In January 2021, Assistant U.S. Attorney Jared Hager spoke to the Action Committee about the history of the U.S. Department of Justice Settlement Agreement with the City of Portland. In 2014, the city and DOJ finalized a 180-paragraph Settlement Agreement requiring the city to make a number of improvements to PPB and other related functions, including the city’s police oversight system. The agreement primarily covers use of force, training, crisis intervention, employee information systems, officer accountability, and community engagement. The DOJ and a Compliance Officer/Community Liaison (COCL) provide regular progress assessments and report annually to U.S. District Judge Michael Simon.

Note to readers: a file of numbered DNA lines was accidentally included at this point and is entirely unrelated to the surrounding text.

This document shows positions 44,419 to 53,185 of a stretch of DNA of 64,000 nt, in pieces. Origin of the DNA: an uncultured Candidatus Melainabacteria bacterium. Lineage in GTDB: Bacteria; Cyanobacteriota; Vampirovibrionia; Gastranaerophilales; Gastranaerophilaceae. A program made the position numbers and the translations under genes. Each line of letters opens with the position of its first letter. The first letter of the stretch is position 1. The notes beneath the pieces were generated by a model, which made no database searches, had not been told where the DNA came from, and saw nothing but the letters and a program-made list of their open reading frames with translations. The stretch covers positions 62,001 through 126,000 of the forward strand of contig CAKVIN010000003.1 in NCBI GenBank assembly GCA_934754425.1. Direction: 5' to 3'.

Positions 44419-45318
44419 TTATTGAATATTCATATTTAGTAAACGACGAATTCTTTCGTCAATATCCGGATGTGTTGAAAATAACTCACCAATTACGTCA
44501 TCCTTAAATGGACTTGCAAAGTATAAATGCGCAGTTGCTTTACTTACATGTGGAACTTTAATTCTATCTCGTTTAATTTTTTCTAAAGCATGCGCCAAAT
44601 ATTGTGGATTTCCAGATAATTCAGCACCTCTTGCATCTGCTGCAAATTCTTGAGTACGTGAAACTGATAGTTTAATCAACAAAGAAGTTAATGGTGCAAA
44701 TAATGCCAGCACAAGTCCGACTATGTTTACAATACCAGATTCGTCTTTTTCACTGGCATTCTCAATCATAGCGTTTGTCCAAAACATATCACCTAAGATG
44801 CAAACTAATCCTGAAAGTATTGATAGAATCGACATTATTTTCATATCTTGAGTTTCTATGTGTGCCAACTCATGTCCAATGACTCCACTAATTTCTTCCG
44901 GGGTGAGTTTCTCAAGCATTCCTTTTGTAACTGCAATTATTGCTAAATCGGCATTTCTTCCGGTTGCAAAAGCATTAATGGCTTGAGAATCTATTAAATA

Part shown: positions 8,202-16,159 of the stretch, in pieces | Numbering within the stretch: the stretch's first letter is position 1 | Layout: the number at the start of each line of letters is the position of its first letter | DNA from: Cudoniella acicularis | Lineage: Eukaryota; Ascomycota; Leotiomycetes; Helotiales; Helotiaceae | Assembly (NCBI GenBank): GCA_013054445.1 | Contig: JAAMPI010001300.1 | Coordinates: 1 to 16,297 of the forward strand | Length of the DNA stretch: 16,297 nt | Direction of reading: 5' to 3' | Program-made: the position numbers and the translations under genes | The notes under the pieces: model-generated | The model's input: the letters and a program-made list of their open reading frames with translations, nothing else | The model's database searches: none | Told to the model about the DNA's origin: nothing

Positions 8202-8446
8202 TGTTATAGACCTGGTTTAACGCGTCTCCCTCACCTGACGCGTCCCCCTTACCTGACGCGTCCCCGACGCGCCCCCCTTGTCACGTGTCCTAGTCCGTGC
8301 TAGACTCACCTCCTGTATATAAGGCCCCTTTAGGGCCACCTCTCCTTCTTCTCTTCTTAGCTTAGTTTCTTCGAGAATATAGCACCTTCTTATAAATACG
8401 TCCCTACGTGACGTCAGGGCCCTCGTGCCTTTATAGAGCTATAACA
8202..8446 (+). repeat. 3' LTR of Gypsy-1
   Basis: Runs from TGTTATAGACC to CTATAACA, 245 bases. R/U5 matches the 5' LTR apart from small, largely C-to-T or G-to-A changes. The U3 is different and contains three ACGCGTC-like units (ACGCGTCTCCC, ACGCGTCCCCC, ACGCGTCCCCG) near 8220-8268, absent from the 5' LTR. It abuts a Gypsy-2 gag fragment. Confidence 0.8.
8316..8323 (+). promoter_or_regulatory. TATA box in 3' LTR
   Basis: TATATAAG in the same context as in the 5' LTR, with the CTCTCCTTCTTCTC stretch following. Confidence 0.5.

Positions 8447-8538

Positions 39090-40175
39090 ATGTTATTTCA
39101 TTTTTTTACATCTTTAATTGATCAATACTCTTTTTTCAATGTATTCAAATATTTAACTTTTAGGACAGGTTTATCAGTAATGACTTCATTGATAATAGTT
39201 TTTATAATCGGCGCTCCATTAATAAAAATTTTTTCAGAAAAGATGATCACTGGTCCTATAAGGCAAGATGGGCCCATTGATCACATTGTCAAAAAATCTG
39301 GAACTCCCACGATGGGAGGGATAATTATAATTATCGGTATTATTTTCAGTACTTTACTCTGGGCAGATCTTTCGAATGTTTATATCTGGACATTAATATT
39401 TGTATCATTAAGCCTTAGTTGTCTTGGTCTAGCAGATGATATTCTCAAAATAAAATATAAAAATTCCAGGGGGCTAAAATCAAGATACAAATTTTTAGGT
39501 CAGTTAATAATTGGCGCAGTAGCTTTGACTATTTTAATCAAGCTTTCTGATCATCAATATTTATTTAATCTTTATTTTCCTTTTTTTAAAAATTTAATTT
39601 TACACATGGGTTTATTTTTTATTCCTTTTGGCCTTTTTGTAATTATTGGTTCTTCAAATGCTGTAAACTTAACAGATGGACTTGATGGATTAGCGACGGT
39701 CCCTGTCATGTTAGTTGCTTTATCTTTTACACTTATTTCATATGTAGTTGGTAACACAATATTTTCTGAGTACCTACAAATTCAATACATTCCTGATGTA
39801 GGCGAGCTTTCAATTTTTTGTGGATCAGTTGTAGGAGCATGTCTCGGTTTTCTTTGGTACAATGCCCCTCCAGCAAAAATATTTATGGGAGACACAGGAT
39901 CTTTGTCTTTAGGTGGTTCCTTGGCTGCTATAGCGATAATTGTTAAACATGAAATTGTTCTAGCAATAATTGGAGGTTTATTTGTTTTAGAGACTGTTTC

In November 2020, the Action Committee heard about wildfire management from Dr. John Bailey, a Professor of Silviculture and Fire Management in the College of Forestry at Oregon State University. Dr. Bailey previously worked with the Environmental Protection Agency in Corvallis and at Northern Arizona University. His expertise includes forest stressors, ponderosa pine silviculture, fuels/fire management, ecological restoration, sustainable forestry in drier fire-prone forest types, and multi-story management in mixed forest types. He showed how wildfire suppression, combined with climate change, has created conditions for wildfires that are hotter, more difficult to manage and spread more quickly. He also discussed ways to reduce the threat of wildfires in the future.